Senior Connections Senior Connections Mar 2019 - Page 7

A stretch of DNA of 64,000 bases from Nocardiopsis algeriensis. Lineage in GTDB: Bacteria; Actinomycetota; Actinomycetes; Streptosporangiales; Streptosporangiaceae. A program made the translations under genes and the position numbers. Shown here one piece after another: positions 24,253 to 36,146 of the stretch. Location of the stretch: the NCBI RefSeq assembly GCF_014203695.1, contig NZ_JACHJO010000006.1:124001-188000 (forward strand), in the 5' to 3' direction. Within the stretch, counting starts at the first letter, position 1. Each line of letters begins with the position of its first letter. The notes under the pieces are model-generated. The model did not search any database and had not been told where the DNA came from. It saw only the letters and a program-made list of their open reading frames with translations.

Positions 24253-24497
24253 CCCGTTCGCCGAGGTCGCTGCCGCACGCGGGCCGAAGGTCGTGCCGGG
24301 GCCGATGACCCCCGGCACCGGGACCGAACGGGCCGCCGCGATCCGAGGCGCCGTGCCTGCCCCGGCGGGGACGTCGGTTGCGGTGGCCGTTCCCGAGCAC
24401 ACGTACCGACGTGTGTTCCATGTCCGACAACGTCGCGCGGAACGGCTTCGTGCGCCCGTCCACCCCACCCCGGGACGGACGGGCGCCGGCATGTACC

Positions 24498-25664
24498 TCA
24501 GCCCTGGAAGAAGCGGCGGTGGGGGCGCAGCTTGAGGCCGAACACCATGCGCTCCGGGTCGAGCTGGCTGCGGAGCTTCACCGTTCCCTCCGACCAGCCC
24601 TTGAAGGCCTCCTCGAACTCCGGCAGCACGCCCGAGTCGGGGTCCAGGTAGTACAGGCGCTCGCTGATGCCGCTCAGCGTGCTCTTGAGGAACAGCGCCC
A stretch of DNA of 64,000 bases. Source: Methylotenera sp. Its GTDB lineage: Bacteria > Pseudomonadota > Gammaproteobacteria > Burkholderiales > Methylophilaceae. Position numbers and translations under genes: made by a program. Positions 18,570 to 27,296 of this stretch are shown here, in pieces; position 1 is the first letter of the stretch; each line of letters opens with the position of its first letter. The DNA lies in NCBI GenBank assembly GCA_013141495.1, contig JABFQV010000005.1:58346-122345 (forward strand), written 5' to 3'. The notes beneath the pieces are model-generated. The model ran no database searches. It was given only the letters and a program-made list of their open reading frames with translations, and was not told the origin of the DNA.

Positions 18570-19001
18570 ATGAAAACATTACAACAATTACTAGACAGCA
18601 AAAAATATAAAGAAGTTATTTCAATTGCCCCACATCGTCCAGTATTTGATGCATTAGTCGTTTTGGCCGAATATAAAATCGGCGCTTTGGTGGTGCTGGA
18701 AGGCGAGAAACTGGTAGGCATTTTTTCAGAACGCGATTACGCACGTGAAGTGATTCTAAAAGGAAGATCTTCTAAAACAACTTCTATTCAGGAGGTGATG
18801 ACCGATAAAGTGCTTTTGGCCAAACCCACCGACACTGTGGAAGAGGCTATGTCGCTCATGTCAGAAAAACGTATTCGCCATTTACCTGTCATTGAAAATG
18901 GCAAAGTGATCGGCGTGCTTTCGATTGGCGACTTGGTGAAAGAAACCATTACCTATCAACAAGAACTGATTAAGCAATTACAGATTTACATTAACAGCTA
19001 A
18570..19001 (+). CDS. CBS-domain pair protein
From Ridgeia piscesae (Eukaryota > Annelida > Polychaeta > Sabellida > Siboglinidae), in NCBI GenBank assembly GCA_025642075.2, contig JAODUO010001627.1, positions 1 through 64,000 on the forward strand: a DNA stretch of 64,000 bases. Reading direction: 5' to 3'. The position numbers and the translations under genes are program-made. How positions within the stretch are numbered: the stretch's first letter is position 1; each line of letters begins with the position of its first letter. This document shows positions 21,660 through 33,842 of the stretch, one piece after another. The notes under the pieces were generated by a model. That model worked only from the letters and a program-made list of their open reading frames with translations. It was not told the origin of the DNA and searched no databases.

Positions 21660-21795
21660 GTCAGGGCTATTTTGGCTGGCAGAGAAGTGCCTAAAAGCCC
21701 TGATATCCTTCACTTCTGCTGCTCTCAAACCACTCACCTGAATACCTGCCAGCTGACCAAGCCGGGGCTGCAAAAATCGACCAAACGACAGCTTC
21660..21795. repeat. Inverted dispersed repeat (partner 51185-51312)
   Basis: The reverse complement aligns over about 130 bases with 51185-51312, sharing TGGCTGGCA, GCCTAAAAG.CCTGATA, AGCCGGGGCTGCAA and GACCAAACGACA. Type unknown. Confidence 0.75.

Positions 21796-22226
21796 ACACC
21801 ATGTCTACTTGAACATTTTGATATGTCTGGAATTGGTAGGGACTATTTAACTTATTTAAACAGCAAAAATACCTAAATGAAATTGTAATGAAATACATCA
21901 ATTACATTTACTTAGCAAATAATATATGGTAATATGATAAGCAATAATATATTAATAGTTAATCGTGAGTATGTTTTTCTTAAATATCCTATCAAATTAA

A lifetime of equestrian excellence Delano woman receives United Professional Horsemen’s Association award GABE LICHT Editor Judy Balfanz Jensen, of Delano, has never consid- ered herself a prominent fi gure in the horse industry at the national level, but her peers throughout the country don’t necessarily agree with that assessment. The United Professional Horsemen’s Association presented the Shirley Parkinson Professional Achieve- ment Award to Jensen during its national conference Jan. 15-19. “The award meant a lot because it’s from my peer group, nationally, not just in Minnesota,” Jensen said. “I’ve been awarded way beyond expectations. Some of the people who have congratulated me are movers and shakers in the horse world.” Brendan Heintz believes Jensen, herself, is more of a mover and shaker than she gives herself credit for. “She had made peace with the fact that she wouldn’t be a big wig at the national level,” Heintz said. “That’s changed now. I think it was important to be called be- fore UPHA and be given this award to show she has made a difference, not just at the local scene, but at the national level. People know who she is. If they didn’t before then, they certainly were awakened to Judy.” Parkinson presented the award to Jensen, along with special presenter Mike Smith, the jockey who rode Jus- tify to a Triple Crown in 2018. That held a lot of signifi cance for Jensen. “Shirley Parkinson is defi nitely my hero,” Jensen said. “She is 90 years old and doesn’t look like it. She doesn’t act like it. She’s tougher than nails . . . She has worked her whole life. She is still working.” Jensen said she is also a fan of Smith, who served his apprenticeship at Canterbury Downs in Shakopee. This was not the fi rst award for Jensen. She was pre- viously voted as the UPHA Chapter 3 and 4 Horsep- erson of the Year in 2002, and received the Tri State Horsemen’s Association lifetime achievement award in 2004. Before that, she was named the 1985 Minnesota Horse Council’s Horseman of the Year, an award that was near and dear to her because her father, Verlin Bal- fanz, received it in 1977. A lifelong love of horses preceded all of these awards. Her parents once loaded two Shetland ponies into the back of their car and took them home to Jensen, 4, and her 2-year-old brother. “We would be on them all day,” Jensen said. “They were babysitters.” She went on to graduate to a white pony named Sil- ver. “It was so awful,” Jensen said. “It threw me off every night. Dad said, ‘Get back on, or he’ll be gone.’ That would have been the best thing in the world.” Thanks to a new trainer, Chat Nichols, Jensen got her wish. “He told my dad, ‘You have to get your kid a new horse,’” Jensen said. “ . . . I remember my parents laying across the bed counting silver dollars and certifi cates until they had enough to buy her for $400. I was 9. It started me on the world of American Sadd- lebreds.” She started giving lessons when she was 14, but said she didn’t get paid for doing so until she was 18. It was at that age that she and her fi rst husband, Bob Jensen, went into business with her father and her moth- er, Lil, at Kantell Stables in Hamel. She recalls the quality of horses she worked with at the beginning. “There were sows’ ears I tried to turn into silk purses,” Jensen said. “I got all the junk. You sure learn a lot. After time, you get better, and get better horses. You start getting more horses and winning . . . Everything I learned was the Nichols’ way, with a few cowboy tricks thrown in.” She then began a 22-year partner- ship with a rodeo cowboy at Cotton- wood Training Stable in Buffalo. Now, she operates Centre Pointe Stables with Todd Perkins. She remembers the fi rst time she met him at Cottonwood. “He had blue hair, black lipstick, and black fi ngernail polish,” Jensen said. “It was him and two girls, and the girls wanted jobs. He said his dad Judy Jensen, center, receives the United Professional Horsemen’s told him he didn’t have to have a job Association Shirley Parkinson Professional Achievement Award from while in high school. The next day, the Parkinson and Triple Crown-winning jockey Mike Smith. three of them got off the bus again. He PHOTO COURTESY OF HOWARD SCHATZBERG PHOTOGRAPHY said his dad told him he could work a little bit. Two weeks later, the girls quit. Todd’s still here. thinks well, and always supports the little guy,” Nitti He’s defi nitely a full partner in owning the stable. He’s said. “In this business, there are a lot of people with a lot of money. She might have started those people who very talented. He could go anywhere and get a job.” They are ably assisted by Amy Hutchison, Anna Kit- went on to national fame, but is still here supporting the local community . . . She’s kind of a mentor and friend tok, and Julie Gamber. They are all members of an equine and equestrian to everyone.” She is proud of everyone she has worked with, wheth- community that gets along well with each other. er they be human or horse. “Besides the horses, I love the people,” Jensen said. “I’ve worked with many, many, many horses; and “Every day is a new day. Most people who make up the many, many, many riders,” Jensen said. “I’ve worked horse business, amateurs or professionals, have won- with hundreds of horses and probably thousands of derful personalities and senses of humor. It’s is a very kids. Sometimes, I get the grandkids of kids I taught; close-knit community. That’s not just our barn, but all even some great-grandkids. They all lament that I’m not of Minnesota.” as ornery and mean as I was.” Sherri Nitti speaks fondly of Jensen and her role within that community. “She has a lot of really good common sense, and Senior Connections HJ.COM Senior Connections March 2019 7